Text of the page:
Faye parted the curtains of the window next to her desk. Fat droplets of rain beat onto the old panes of glass, creating a symphony of dull drumming. She didn’t like the rain all that much. It slowed progress, she thought, and the leaky roof still hadn’t been fixed.
She wasn’t going to let the rain slow her down, though. At the thrift store, Faye found a few books that could use new bindings. The pages were a little yellowed but otherwise fine. Once she was done restoring them, she would sell them online or keep them if she found them interesting enough.
Today, Annika joined her in the library. Earlier, Mabel brought the two cookies and drinks: tea for Annika and coffee for Faye, which she preferred. Annika sat in a chair next to the window Faye was standing at, sipping tea and reading the book The Art of Ancient Battle. It was a book that Leaf once said was “so boring, I’d burn it for heat”. Faye knew it was slight hyperbole, but she was somewhat right. It wasn’t a book Faye had any interested in, but Anni took a liking to it, so she decided not to get rid of it. Faye noticed she was nearly done reading it.
“Do you like books like that?” She asked.
“Kinda,” Anni said, but Faye took that to mean yes since she was at least 400 pages into the nearly 500 page tome.
“I can see if I have more, if you’re interested.”
“That would be nice,” Anni said, smiling slightly.
Faye let go of the heavy maroon curtain and returned to her desk, sinking into the leather chair. The gold lettering on the black cloth cover of the book she was restoring was nearly dry. A Farewell to Arms, it read. After some research, Faye learned that restored versions of this particular book would sell for hundreds of dollars. A lucky thrift store find, she figured. Maybe the roof could finally get fixed.
She closed her eyes and absorbed the ambiance of the manor. The rain was getting heavier. The house creaked, most likely the pipes knocking about in the walls. They did that many times a day. She could hear Oxalia and Mabel talking in the kitchen, probably discussing dinner since it was about that time. Old houses in the middle of the woods were relaxing, but they were also expensive. Faye opened her eyes to see Leaf standing in the doorway of the library. Faye stifled a groan as Leaf sashayed over.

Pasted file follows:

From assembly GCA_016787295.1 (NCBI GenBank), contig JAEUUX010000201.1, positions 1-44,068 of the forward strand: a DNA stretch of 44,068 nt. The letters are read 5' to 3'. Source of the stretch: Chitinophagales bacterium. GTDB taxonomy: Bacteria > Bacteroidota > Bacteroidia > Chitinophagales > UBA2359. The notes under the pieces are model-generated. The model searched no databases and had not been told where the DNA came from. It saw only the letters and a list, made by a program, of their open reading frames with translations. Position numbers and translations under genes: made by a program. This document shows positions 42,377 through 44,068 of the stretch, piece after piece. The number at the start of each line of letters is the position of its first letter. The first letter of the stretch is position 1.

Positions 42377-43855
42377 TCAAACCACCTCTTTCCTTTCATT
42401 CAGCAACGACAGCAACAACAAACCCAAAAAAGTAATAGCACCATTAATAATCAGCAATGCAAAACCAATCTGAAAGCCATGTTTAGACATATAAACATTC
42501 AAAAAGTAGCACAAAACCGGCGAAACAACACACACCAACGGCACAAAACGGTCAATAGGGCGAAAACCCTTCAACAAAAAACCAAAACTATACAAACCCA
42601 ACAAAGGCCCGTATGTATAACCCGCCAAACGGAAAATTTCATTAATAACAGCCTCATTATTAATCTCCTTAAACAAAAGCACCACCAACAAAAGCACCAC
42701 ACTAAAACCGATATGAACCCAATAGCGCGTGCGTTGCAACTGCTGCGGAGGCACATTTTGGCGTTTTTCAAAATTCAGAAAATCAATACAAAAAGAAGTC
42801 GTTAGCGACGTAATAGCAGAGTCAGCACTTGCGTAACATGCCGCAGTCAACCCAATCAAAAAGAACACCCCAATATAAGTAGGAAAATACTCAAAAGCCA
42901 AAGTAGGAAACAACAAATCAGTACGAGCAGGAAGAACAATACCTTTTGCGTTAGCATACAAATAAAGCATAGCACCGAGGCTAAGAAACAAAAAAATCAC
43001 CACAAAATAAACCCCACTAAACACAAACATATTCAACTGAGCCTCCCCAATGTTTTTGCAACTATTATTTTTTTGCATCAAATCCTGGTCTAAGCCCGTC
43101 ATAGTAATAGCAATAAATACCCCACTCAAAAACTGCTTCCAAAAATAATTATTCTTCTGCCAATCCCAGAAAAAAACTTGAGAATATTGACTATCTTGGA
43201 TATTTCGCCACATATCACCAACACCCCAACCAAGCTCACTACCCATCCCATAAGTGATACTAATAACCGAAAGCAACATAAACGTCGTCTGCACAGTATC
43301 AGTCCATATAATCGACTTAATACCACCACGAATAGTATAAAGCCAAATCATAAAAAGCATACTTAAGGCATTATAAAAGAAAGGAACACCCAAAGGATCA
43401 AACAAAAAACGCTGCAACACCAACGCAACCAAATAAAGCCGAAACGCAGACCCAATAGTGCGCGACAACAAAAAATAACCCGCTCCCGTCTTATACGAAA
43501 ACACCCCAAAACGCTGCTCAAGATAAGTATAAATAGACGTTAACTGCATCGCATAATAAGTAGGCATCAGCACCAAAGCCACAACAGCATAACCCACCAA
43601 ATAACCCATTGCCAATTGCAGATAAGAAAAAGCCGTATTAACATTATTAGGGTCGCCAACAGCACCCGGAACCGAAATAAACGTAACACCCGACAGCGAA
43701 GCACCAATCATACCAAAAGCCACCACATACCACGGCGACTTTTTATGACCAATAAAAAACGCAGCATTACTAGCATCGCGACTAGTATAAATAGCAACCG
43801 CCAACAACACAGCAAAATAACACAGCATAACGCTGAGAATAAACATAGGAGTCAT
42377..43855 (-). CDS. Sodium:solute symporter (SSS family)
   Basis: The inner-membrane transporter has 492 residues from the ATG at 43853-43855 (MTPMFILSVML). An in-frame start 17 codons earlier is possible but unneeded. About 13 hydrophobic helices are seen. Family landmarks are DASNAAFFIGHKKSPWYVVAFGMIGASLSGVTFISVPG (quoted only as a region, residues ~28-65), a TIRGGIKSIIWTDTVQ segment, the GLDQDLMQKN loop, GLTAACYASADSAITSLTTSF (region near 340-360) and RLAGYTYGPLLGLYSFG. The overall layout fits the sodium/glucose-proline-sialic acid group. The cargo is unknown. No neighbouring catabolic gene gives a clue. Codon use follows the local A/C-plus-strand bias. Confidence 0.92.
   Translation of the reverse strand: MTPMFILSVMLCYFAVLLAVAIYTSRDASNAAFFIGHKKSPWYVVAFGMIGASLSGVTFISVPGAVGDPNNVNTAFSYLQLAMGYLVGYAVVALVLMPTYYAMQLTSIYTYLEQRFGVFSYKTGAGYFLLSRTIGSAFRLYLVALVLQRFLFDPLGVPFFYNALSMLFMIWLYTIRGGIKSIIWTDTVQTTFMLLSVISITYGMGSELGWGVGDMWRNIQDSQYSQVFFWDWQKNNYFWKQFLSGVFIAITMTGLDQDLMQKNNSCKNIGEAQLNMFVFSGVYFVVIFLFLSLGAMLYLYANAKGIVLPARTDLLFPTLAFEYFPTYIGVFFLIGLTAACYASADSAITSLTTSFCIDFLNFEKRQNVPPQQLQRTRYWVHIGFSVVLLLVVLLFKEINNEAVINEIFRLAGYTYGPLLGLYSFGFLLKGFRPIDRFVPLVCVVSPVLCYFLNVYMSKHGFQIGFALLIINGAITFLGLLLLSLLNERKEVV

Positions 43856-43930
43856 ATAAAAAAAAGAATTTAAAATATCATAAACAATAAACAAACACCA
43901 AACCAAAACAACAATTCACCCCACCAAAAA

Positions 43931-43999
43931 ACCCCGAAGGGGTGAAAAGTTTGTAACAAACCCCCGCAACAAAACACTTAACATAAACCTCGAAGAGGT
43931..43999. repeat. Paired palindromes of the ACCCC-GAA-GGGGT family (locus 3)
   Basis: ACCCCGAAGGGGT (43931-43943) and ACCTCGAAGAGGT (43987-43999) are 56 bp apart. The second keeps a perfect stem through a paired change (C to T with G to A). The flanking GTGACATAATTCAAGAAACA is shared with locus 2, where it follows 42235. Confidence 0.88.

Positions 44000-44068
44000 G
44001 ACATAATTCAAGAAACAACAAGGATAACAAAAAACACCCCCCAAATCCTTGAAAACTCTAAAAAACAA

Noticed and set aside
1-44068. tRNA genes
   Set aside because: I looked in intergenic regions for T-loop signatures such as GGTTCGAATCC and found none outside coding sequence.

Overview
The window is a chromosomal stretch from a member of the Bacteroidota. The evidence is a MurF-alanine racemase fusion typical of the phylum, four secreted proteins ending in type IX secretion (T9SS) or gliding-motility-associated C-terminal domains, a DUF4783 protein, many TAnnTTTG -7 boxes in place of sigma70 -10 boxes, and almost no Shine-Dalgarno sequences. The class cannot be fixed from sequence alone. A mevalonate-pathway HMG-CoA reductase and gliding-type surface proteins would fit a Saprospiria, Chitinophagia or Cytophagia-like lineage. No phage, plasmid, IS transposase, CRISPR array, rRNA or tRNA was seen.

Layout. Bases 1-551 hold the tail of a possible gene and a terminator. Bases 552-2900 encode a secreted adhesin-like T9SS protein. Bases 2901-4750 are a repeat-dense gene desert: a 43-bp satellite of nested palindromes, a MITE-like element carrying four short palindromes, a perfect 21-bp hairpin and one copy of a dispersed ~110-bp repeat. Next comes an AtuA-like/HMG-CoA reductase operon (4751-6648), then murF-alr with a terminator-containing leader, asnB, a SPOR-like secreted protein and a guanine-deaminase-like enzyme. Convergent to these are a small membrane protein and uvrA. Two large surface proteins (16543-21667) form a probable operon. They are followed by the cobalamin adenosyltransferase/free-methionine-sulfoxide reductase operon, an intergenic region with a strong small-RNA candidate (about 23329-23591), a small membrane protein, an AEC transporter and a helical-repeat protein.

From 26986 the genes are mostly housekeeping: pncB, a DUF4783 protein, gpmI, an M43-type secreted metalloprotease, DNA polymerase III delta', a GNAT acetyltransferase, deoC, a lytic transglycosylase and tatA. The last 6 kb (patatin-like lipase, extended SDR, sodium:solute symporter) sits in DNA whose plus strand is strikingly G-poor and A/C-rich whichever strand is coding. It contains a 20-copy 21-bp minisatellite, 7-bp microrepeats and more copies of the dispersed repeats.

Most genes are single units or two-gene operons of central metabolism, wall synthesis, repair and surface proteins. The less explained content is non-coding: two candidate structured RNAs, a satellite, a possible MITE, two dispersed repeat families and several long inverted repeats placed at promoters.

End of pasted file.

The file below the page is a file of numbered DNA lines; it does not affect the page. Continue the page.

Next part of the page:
“Hey book lady,” Leaf teased, “what are you working on?”
“Restorations,” Faye answered, hardening her brow at the intruder.
“Neato.” Leaf stretched and undid her ginger bun, letting messy locks fall on her shoulders. She was wearing her “napping sweater,” an oversized peach-colored sweatshirt that she wore when she decided she was going to do nothing for the day. It seemed she was always coming up with reasons not to do anything for an entire day, and rain was a popular excuse.
“Need something?” Faye asked, desperately wanting to go back to listening to the rain and waiting for the lettering to dry.
“You know I’m not a conversationalist.”
“And it’s my job to break that habit!”
Faye rolled her eyes. “How many naps have you taken today?”
“Just one, I’ll have you know,” Leaf said in a playful tone, “How many books have you read today?”
“None, I’ve been working on this all day.” Faye motioned to the still-drying book in front of her. “I think Annika’s been reading more than me lately.” Annika looked up when she heard her name.
Leaf turned around to face her and turned back suddenly, her hand on her reddened cheek. “I didn’t know she was in here,” she whispered.
“Anni’s taken a liking to the library. She’s quiet too, maybe you could learn from her.”
“Well… then the manor would be too quiet.”
“That’s a bad thing?”
“Yes! Every house needs something to give it character.”
“That’s usually a tree or something, not a loud-mouthed girl.”
“Hey, I’m not that loud.”
“I can sometimes hear you all the way from your room upstairs.”
“Well yeah, the house is old, sound travels.”
“I don’t think that’s how it works, Leaf,” Faye said, holding back a laugh. Leaf was annoying, sure, but she could make Faye laugh sometimes.
Leaf grabbed a cookie from the plate on the desk and munched, looking around the library and up at the high ceiling. “Well, I’ve got stuff to do,” she said, walking away. “I’ll see you around.” Faye knew that “stuff” was probably taking another nap and complaining about when dinner will be made.
She sat back in her big leather chair and closed her eyes once more, listening to the rain, the rattling of the old pipes, and Annika turning pages. She thought of her initial plan after high school—moving far away from her hometown and starting anew somewhere else. When Leaf caught wind of her plan senior year, she cried and begged her not to go. Leaf would cry at the drop of a hat often, but this time Faye knew her tears were genuine and decided to stay. I wouldn’t have it any other way, she thought, a rare smile creeping onto her face.